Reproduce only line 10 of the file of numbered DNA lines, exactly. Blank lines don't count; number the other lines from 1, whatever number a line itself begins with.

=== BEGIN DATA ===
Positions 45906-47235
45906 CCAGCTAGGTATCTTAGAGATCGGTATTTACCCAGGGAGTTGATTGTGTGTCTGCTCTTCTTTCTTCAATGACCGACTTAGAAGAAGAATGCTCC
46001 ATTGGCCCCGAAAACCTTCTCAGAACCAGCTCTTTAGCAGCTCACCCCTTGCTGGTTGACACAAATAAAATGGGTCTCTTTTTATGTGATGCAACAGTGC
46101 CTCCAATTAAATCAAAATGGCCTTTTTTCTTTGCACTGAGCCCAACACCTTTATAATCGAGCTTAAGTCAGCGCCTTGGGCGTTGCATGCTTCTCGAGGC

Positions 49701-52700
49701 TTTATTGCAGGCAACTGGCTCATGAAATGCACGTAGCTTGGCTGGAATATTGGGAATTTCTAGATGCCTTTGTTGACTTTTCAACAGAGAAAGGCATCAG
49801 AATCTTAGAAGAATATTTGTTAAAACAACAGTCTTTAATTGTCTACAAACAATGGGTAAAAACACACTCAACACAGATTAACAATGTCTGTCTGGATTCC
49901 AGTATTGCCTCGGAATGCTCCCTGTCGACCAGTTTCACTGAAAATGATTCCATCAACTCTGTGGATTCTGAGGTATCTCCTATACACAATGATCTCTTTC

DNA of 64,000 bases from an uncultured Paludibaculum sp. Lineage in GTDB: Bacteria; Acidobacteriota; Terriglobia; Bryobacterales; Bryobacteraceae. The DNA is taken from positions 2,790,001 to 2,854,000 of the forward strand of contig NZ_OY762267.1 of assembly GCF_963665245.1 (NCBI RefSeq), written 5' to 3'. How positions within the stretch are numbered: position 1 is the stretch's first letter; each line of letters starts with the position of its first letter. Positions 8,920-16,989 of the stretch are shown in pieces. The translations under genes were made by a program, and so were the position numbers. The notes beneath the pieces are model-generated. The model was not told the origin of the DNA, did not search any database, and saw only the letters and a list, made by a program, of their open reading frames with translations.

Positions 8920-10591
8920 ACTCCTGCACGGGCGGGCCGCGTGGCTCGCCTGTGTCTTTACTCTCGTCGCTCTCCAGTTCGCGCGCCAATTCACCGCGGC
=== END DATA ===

Positions 8920-10591